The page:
Cases reported "Sphingolipidoses"

Filter by keywords:

Retrieving documents. Please wait...

1/25. A novel mutation in the coding region of the prosaposin gene leads to a complete deficiency of prosaposin and saposins, and is associated with a complex sphingolipidosis dominated by lactosylceramide accumulation.

    A fatal infantile storage disorder with hepatosplenomegaly and severe neurological disease is described. sphingolipids, including monohexosylceramides (mainly glucosylceramide), dihexosylceramides (mainly lactosylceramide), globotriaosyl ceramide, sulphatides, ceramides and globotetraosyl ceramide, were stored in the tissues. In general, cholesterol and sphingomyelin levels were unaltered. The storage process was generalized and affected a number of cell types, with histiocytes, which infiltrated a number of visceral organs and the brain, especially involved. The ultrastructure of the storage lysosomes was membranous with oligolamellar, mainly vesicular, profiles. Infrequently, there were Gaucher-like lysosomes in histiocytes. The neuropathology was severe and featured neuronal storage and loss with a massive depopulation of cortical neurons and pronounced fibrillary astrocytosis. There was a paucity of myelin and stainable axons in the white matter with signs of active demyelination. Immunohistochemical investigations indicated that saposins A, B, C and D were all deficient. The patient was homozygous for a 1 bp deletion (c.803delG) within the SAP-B domain of the prosaposin gene which leads to a frameshift and premature stop codon. In the heterozygous parents, mutant cDNA was detected by amplification refractory mutation analysis in the nuclear, but not the cytoplasmic, fraction of fibroblast rna, indicating that the mutant mRNA was rapidly degraded. The storage process in the proband resembled that of a published case from an unrelated family. saposins were also deficient in this case, leading to its reclassification as prosaposin deficiency, and her mother was found to be a carrier for the same c.803delG mutation. Both of the investigated families came from the same district of eastern slovakia. ( info)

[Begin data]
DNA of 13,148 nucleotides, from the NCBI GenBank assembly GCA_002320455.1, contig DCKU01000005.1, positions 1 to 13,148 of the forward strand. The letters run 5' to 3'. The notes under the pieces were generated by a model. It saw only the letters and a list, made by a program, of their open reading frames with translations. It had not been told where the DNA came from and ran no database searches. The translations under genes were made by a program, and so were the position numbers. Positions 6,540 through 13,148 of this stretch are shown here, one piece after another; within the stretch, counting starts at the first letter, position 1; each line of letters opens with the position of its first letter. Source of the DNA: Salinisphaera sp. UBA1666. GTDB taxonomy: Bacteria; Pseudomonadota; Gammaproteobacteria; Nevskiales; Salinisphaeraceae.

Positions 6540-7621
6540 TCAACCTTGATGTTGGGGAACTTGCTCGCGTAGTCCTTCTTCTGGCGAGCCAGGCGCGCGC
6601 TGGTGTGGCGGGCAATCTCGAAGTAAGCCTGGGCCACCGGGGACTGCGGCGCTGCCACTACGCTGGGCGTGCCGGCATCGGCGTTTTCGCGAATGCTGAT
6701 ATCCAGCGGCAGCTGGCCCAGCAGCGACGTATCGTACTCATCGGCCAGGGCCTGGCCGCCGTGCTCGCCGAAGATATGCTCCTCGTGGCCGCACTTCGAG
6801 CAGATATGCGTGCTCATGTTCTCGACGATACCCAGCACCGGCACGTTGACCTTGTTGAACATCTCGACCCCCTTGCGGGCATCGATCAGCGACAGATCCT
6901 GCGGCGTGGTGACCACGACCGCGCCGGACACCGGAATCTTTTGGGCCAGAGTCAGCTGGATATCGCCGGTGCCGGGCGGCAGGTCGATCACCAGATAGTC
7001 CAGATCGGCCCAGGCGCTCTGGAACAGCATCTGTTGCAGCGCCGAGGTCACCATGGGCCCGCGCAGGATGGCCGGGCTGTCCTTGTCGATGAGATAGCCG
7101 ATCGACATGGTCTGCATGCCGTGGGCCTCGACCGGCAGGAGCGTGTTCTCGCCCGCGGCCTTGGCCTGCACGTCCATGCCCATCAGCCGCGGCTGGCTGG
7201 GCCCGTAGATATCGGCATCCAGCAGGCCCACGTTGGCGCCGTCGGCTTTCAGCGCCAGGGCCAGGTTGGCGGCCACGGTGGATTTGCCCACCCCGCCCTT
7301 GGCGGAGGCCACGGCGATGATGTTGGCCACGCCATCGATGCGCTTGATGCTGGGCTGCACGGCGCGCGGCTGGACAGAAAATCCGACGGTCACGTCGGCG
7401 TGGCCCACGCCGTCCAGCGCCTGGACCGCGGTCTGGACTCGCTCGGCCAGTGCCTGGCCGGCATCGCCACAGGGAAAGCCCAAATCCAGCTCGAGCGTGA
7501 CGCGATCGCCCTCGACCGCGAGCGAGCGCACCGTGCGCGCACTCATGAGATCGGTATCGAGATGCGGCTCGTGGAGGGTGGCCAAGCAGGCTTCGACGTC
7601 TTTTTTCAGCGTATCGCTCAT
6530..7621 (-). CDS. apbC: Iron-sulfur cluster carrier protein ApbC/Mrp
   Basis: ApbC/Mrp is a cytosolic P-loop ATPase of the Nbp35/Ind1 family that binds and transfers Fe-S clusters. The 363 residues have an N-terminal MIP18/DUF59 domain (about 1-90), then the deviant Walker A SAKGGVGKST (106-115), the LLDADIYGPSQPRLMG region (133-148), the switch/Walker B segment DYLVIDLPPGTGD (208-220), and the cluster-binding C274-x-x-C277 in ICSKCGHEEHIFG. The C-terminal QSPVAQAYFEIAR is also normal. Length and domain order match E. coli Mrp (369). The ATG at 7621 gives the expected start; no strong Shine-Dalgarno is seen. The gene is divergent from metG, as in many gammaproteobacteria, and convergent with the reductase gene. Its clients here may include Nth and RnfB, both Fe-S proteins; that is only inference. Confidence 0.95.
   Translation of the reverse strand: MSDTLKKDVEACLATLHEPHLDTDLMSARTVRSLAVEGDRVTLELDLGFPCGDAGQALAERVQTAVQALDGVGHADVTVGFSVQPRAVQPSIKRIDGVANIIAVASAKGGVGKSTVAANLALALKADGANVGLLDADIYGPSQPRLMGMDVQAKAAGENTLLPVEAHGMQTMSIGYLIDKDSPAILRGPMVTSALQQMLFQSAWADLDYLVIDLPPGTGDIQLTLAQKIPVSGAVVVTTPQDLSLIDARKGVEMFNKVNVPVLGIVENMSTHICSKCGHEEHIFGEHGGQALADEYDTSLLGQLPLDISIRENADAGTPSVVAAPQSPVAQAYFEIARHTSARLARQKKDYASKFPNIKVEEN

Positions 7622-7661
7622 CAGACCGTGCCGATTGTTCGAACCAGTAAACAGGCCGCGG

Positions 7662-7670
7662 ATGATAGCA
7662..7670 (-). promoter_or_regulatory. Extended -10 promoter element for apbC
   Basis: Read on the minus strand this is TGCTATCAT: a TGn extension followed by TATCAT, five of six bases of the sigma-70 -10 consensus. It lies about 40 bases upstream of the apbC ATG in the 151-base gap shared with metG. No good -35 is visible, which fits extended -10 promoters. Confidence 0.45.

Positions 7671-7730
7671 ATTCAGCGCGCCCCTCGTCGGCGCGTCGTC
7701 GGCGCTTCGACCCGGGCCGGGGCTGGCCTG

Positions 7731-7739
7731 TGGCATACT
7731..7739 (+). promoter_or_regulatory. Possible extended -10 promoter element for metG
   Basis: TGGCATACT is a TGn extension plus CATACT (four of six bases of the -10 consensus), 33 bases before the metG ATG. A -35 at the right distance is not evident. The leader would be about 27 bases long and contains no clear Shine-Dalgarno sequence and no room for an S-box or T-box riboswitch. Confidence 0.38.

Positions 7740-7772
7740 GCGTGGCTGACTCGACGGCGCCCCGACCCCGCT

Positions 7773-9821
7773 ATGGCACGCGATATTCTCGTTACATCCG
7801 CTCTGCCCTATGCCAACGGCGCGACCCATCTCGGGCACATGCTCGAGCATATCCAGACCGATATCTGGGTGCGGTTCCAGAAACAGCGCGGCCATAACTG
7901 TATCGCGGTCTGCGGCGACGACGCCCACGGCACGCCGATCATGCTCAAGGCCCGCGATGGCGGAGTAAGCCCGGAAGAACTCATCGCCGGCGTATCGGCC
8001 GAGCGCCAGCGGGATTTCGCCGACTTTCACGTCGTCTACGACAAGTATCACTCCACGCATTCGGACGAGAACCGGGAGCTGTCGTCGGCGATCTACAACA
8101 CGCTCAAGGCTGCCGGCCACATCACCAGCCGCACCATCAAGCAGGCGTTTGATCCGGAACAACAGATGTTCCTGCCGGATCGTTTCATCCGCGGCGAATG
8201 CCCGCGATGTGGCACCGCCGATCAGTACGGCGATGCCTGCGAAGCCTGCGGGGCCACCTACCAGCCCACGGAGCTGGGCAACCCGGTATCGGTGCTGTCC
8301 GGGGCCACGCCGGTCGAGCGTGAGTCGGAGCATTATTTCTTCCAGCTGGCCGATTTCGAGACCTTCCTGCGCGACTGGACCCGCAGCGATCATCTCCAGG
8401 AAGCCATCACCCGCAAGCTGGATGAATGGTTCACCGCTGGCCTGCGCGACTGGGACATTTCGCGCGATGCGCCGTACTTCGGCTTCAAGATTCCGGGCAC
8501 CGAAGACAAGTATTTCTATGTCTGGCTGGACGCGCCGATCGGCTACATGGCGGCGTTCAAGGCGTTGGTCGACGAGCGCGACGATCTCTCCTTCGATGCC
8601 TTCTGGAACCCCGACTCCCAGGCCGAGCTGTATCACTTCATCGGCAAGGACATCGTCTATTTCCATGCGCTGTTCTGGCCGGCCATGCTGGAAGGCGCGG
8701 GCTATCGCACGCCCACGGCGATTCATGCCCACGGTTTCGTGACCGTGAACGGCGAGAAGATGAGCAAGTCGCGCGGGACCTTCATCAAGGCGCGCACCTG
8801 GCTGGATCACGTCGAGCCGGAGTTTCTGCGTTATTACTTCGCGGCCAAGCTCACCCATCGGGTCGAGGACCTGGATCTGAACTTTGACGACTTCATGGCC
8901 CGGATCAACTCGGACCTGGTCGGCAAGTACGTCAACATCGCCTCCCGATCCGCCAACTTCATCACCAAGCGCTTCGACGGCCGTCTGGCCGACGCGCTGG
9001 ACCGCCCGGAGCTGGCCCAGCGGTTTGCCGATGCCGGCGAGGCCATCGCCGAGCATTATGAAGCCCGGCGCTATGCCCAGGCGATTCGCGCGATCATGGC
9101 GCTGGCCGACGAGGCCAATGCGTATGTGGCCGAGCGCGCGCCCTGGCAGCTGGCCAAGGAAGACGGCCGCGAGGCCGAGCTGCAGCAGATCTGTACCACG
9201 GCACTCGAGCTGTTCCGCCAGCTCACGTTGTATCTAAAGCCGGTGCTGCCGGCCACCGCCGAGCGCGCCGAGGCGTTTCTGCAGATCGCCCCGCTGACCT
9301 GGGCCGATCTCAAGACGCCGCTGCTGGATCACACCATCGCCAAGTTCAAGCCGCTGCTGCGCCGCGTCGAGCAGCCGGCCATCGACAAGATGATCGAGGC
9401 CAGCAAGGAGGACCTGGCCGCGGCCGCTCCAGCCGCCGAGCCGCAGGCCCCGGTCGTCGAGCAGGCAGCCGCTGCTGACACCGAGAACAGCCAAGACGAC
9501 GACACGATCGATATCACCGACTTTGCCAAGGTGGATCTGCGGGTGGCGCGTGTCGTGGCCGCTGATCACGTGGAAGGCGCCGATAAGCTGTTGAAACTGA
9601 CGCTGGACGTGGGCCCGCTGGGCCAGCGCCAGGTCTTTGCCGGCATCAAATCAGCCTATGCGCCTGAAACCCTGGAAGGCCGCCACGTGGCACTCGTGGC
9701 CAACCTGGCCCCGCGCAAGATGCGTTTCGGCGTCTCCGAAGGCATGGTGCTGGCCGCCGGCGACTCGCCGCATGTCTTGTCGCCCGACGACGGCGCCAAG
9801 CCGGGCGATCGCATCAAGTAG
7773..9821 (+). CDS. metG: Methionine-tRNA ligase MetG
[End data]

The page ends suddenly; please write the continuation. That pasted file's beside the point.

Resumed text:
2/25. Pitfalls in the diagnosis of multiple sulfatase deficiency.